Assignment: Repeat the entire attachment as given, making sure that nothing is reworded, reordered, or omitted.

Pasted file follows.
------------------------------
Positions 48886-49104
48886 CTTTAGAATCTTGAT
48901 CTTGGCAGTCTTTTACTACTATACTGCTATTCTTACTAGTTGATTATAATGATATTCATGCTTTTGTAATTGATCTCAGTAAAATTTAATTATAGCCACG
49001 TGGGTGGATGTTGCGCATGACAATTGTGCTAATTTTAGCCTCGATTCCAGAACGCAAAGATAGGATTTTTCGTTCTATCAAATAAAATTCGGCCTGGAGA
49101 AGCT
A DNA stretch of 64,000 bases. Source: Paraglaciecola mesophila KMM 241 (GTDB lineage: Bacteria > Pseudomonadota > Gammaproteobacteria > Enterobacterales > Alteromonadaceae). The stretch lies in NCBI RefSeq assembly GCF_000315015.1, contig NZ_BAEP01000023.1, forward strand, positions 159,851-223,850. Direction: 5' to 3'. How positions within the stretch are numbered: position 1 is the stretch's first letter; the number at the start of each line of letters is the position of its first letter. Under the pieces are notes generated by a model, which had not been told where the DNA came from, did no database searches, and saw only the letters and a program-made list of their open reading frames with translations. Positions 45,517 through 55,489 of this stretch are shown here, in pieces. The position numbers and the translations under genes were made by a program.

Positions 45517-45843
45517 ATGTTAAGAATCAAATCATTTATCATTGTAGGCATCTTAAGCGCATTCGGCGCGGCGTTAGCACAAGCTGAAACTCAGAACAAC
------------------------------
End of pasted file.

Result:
Positions 48886-49104
48886 CTTTAGAATCTTGAT
48901 CTTGGCAGTCTTTTACTACTATACTGCTATTCTTACTAGTTGATTATAATGATATTCATGCTTTTGTAATTGATCTCAGTAAAATTTAATTATAGCCACG
49001 TGGGTGGATGTTGCGCATGACAATTGTGCTAATTTTAGCCTCGATTCCAGAACGCAAAGATAGGATTTTTCGTTCTATCAAATAAAATTCGGCCTGGAGA
49101 AGCT
A DNA stretch of 64,000 bases. Source: Paraglaciecola mesophila KMM 241 (GTDB lineage: Bacteria > Pseudomonadota > Gammaproteobacteria > Enterobacterales > Alteromonadaceae). The stretch lies in NCBI RefSeq assembly GCF_000315015.1, contig NZ_BAEP01000023.1, forward strand, positions 159,851-223,850. Direction: 5' to 3'. How positions within the stretch are numbered: position 1 is the stretch's first letter; the number at the start of each line of letters is the position of its first letter. Under the pieces are notes generated by a model, which had not been told where the DNA came from, did no database searches, and saw only the letters and a program-made list of their open reading frames with translations. Positions 45,517 through 55,489 of this stretch are shown here, in pieces. The position numbers and the translations under genes were made by a program.

Positions 45517-45843
45517 ATGTTAAGAATCAAATCATTTATCATTGTAGGCATCTTAAGCGCATTCGGCGCGGCGTTAGCACAAGCTGAAACTCAGAACAAC